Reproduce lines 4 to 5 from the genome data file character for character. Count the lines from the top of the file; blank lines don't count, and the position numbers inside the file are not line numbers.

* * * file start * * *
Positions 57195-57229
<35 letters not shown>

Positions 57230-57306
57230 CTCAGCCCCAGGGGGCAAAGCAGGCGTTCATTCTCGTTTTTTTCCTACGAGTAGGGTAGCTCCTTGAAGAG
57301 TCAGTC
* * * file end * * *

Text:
57230 CTCAGCCCCAGGGGGCAAAGCAGGCGTTCATTCTCGTTTTTTTCCTACGAGTAGGGTAGCTCCTTGAAGAG
57301 TCAGTC